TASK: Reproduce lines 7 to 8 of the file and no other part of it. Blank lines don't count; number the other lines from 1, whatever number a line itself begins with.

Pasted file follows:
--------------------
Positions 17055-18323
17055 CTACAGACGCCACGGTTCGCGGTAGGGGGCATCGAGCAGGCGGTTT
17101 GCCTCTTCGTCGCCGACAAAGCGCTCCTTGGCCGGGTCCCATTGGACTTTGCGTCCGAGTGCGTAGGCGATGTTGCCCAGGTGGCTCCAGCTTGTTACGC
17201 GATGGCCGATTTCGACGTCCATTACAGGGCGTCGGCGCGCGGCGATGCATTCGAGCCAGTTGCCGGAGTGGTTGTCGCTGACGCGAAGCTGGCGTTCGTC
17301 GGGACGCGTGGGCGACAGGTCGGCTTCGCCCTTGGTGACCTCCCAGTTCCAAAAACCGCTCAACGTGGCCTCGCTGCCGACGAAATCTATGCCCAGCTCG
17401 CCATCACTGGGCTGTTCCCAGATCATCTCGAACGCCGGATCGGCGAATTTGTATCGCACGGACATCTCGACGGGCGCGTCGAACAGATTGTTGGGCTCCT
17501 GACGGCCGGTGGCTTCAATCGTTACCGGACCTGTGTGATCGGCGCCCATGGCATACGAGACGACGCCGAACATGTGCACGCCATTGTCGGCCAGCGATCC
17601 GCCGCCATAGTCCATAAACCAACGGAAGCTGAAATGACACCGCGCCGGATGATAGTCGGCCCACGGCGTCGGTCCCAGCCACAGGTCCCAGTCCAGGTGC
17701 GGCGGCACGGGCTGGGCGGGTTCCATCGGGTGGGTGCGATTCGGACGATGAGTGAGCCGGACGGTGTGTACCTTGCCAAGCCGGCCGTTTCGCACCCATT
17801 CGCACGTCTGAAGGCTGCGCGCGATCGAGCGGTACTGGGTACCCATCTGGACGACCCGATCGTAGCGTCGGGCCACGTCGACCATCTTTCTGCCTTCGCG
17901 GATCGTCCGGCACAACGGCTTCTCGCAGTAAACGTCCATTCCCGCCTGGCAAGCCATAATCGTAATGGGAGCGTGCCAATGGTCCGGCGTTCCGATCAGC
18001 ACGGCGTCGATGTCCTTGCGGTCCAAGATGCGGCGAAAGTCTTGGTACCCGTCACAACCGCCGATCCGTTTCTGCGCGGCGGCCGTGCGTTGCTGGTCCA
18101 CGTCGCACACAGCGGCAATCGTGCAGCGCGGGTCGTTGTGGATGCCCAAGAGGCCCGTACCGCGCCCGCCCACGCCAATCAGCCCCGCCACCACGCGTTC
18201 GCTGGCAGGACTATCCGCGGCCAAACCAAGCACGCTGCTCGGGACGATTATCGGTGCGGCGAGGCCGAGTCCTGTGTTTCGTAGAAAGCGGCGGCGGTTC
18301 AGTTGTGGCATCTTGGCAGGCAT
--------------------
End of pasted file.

17501 GACGGCCGGTGGCTTCAATCGTTACCGGACCTGTGTGATCGGCGCCCATGGCATACGAGACGACGCCGAACATGTGCACGCCATTGTCGGCCAGCGATCC
17601 GCCGCCATAGTCCATAAACCAACGGAAGCTGAAATGACACCGCGCCGGATGATAGTCGGCCCACGGCGTCGGTCCCAGCCACAGGTCCCAGTCCAGGTGC